The Art of Creation An Interview With Dean Koontz

        "No man but a blockhead ever wrote, except for money."—Samuel Johnson

G.K. Chesterton was an avid reader of popular fiction, particularly the so-called "penny dreadfuls," whose everyday morality and concentration on plot and character made them more wholesome reading than the pretentious productions of modernist literature. Chesterton's prejudice is shared today by millions of readers who would not beat Donald Barthelme or Norman Mailer with a stick but cannot board an airplane or go to the beach without an 800-page thriller by Dean Koontz or Stephen King. Mr. Koontz's "paranoid style" of fiction has become increasingly attractive to Americans who have begun to suspect that there is more to government than an honest desire to serve the people. Not coincidentally, he is a Chronicles reader.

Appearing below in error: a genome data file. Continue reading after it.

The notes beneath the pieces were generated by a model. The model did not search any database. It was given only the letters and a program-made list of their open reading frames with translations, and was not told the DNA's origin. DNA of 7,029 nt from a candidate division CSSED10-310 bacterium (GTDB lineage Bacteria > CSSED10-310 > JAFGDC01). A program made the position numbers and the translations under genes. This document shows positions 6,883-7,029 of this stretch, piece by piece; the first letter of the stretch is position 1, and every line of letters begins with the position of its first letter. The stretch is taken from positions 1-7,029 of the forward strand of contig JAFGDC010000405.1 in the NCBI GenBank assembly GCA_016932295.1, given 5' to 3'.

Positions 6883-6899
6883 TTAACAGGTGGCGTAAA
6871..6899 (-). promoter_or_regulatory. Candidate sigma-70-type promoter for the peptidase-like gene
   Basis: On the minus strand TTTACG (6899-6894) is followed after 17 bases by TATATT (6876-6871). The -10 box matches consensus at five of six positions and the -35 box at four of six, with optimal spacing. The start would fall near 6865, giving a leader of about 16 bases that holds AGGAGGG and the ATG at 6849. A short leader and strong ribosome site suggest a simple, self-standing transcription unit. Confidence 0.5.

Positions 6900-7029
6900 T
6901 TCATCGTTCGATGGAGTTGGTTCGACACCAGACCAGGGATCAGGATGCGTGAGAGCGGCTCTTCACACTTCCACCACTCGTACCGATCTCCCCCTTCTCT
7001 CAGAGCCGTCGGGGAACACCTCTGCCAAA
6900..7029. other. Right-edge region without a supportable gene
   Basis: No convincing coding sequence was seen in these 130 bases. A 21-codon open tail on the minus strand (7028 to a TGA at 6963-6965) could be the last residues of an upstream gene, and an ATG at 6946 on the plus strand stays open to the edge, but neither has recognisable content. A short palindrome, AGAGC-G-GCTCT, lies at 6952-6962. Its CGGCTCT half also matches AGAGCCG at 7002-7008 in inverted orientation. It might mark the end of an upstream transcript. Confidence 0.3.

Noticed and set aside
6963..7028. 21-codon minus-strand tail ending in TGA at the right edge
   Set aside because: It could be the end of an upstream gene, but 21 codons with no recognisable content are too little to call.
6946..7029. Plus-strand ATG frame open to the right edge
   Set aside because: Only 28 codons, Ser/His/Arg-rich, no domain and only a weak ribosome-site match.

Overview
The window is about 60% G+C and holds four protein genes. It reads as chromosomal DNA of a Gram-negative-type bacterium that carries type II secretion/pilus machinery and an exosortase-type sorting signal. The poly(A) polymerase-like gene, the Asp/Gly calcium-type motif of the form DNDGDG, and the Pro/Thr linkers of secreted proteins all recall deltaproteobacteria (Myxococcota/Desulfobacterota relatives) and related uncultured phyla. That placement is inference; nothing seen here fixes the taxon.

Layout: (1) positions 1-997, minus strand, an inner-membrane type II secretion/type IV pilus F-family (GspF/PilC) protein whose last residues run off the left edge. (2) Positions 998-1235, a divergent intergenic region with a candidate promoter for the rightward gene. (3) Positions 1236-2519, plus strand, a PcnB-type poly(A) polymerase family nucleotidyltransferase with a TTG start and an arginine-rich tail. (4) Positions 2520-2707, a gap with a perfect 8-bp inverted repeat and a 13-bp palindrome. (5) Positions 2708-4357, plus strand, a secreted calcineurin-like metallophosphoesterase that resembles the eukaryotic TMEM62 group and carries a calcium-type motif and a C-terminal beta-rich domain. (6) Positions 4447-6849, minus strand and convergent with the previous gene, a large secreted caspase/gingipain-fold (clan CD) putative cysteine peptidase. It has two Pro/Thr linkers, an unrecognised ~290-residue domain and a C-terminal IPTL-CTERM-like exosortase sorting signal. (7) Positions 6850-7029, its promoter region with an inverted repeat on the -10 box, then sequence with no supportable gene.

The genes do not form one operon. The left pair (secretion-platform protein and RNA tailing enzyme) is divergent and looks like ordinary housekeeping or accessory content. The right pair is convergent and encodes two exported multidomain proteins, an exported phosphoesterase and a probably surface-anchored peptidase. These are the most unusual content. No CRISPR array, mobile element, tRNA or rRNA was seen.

I drove away from John Wayne Airport in my rental car and turned onto MacArthur Boulevard. The signs for Irvine, Newport Beach, and Fashion Island are sinister reminders of government projects that engineer monsters and of agents who kill the citizens in order to spare them the unhappiness of ordinary life, but the sun is shining, and the late-November air is warmer in Southern California than in Illinois. Mr. Koontz and dog Trixie greet me at the door, and the two of us—Trixie remains at home—go out to lunch at a good hotel. Drinking a robust but mellow cabernet...

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